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MuchMusic's new VJs will relaunch the brand on TikTok for the 2021 audience.

Samuel Gliserman/BellMedia

It was the summer of 1994 and MuchMusic had been running promos all week for a Whitney Houston retrospective, featuring some of her biggest songs and music videos. I’d been working on my parents for days to let me stay up and watch, clutching The Bodyguard soundtrack CD to my chest like a holy book, beseeching them to give in to my pleas. We eventually reached the compromise that my dad would give up one of his blank VHS tapes to record the special so I could watch at a more child-friendly time.

I wore out that predigital brick playing it again and again and again, memorizing every scene from every video as though I’d be called upon to recite it all under duress at a moment’s notice. I’m still apologizing to my family for the strain on their ears when I reached for those high notes on Queen of the Night.

For Gen Zs and younger millennials who consume most of their music videos on TikTok and YouTube, I’m sure most of that anecdote is utterly meaningless, but such was the power of music television back then. But nostalgia for the heyday of Much – fuelled by older millennials eager for a blast from the past – has brought the channel back to life on TikTok, with MuchMusic relaunching on the platform on July 7 as a digital-first offering.

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It’s easy to see why music programming would have a resurgence. Back when the only way to intimately know your favourite singers and bands was through three-minute music videos on channels such as MuchMusic and MTV, these little vignettes felt like cinematic masterpieces, abbreviated Citizen Kanes soundtracked by pubescent pop stars and grunge bands. And the glue holding them all together, providing context and keeping you informed, were VJs (or videojockeys), charming and frank hosts with seemingly encyclopedic knowledge about everything from a group’s back catalogues to their backstage antics.

MuchMusic debuted on the airwaves in 1984 and spent at least two decades as a barometer of cool for Canadian youth across the country. The music videos were exciting, but it was the VJs that you came back for – from the glamorous appeal of early hosts such as Erica Ehm, Ziggy and Monika Deol, to the detached cool of Master T, Sook-Yin Lee and George Stroumboulopoulos, it always felt like there was a home for every genre subculture on Much. Regardless of where you lived, you just had to tune in at the right hour to find your true community.

Denzel Washington, left, and Lenny Kravitz talk with George Stroumboulopoulos at the 2000 MuchMusic Video Awards.

Mark O'Neill/BellMedia

But digital killed the video stars, as YouTube and Vevo began offering on-demand alternatives. By the early 2010s, ratings slumps killed all-day music programming and in 2019, MuchMusic shut down nearly all its music-related content, save for an hour a day.

There have been calls to bring back MuchMusic in some form for years, but it makes sense now, with 1990s and early-aughts nostalgia having a grip on the current cultural moment as millennials hit middle age and crave the comforts of their youth. Music consumption and streaming is a booming global business, but the sheer breadth of content now available makes curation and context increasingly appealing. So when parent company Bell Media announced the channel would relaunch on the popular social media platform, there was considerable buzz and enthusiasm from some millennials. But would their preteen kids find it as exciting?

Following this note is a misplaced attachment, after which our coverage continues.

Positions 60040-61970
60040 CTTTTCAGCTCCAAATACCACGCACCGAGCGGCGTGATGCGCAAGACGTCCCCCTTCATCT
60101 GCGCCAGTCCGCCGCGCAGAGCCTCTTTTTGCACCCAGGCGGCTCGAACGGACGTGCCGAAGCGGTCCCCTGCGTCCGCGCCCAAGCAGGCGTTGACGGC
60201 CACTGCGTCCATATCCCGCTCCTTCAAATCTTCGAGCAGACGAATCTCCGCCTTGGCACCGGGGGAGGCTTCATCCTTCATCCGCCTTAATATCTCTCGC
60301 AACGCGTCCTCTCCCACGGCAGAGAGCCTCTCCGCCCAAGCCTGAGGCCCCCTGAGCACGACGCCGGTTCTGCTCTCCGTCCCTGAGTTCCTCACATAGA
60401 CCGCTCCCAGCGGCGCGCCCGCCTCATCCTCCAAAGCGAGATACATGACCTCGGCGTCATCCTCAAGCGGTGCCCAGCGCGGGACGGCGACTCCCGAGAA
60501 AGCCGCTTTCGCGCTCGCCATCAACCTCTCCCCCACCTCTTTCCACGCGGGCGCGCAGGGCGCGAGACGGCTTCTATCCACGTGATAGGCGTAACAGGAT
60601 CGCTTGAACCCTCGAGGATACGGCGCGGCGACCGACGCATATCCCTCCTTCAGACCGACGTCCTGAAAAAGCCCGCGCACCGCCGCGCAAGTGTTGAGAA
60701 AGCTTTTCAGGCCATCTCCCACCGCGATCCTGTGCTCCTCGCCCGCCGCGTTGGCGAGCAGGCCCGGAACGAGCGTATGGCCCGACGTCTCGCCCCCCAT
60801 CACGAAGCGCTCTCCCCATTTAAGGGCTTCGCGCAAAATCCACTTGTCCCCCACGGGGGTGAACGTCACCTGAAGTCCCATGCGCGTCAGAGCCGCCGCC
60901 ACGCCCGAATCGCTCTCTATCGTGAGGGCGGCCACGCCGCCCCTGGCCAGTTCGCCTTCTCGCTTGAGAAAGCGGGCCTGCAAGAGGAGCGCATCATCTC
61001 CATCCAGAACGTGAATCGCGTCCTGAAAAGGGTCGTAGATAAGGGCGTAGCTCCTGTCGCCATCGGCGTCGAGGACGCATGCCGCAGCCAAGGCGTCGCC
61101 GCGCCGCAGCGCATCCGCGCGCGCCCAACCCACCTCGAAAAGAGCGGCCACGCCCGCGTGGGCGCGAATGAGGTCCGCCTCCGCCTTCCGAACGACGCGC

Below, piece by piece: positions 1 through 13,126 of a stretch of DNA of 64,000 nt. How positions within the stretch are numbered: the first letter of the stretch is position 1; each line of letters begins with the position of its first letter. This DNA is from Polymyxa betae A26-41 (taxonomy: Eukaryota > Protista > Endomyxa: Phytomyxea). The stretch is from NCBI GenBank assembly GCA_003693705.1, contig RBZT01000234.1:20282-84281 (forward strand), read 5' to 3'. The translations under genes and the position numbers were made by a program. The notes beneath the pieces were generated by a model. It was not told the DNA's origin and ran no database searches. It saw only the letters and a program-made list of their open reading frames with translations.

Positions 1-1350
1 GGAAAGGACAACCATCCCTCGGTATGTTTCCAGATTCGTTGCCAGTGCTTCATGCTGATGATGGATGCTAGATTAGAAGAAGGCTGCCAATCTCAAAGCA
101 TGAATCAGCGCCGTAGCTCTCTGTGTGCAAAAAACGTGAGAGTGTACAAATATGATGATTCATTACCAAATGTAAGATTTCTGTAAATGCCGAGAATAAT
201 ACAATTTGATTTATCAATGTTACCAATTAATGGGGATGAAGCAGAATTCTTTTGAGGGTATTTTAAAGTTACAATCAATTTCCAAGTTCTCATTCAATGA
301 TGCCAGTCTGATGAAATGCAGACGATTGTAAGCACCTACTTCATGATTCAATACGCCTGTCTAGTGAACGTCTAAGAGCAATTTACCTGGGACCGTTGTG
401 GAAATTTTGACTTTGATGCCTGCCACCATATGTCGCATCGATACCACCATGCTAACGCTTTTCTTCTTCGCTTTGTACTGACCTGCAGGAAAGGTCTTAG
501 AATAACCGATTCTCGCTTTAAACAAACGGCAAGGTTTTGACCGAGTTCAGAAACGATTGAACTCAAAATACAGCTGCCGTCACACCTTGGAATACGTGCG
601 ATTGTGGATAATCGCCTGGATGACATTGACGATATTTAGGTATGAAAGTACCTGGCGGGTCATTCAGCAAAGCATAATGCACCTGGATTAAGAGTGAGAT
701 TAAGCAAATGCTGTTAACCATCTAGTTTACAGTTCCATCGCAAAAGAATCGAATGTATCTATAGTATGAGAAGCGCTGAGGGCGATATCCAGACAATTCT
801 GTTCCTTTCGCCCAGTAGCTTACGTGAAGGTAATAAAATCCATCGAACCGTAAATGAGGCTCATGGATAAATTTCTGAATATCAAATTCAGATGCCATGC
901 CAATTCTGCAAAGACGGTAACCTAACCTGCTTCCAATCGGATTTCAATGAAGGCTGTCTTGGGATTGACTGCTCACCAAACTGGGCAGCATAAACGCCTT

The beauty of using TikTok for this updated version of MuchMusic is that it was designed from the outset for music fans. The platform’s popularity has helped launch multiple artists and songs into the stratosphere and even brought some old tunes back onto the charts by sheer virtue of being in the background of a viral TikTok meme.

Unfortunately much of the joy and creativity that is the app’s hallmark is missing from the new Much. No doubt constrained by expensive rights issues, this “content-driven digital-first network” doesn’t actually feature any music videos, and the time constraints of the app limit in-depth programming. What you’re left with are gimmicky, charmless snippets that feel more like promos for something longer and more entertaining – something just outside of reach.

Without any of the videos that drove the original iteration of the channel, TikTok Much is left to rely on its new slate of VJs, which of course was just as much a part of the appeal of its televised predecessor. But without the space to get to know these new hosts, their draw is limited as well – particularly when there are so many creative young people on the platform who have already built loyal followings for years. In just shy of a month, Much’s account has attracted around 36,000 followers. In comparison, popular TikTok music influencers such as Ariel Martin and Chase Hudson have tens of millions of followers. Rather than start from scratch, Much would’ve been smart to tap into influencers who already had a foothold in the platform and the audience to show for it.

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Ultimately appealing neither to the generation of teens on TikTok nor the youth-grasping millennials it’s aimed at, in the end, just like Skip Its and Pogo Balls, the MuchMusic reboot proves that some things that evoke nostalgia are best left in the past.

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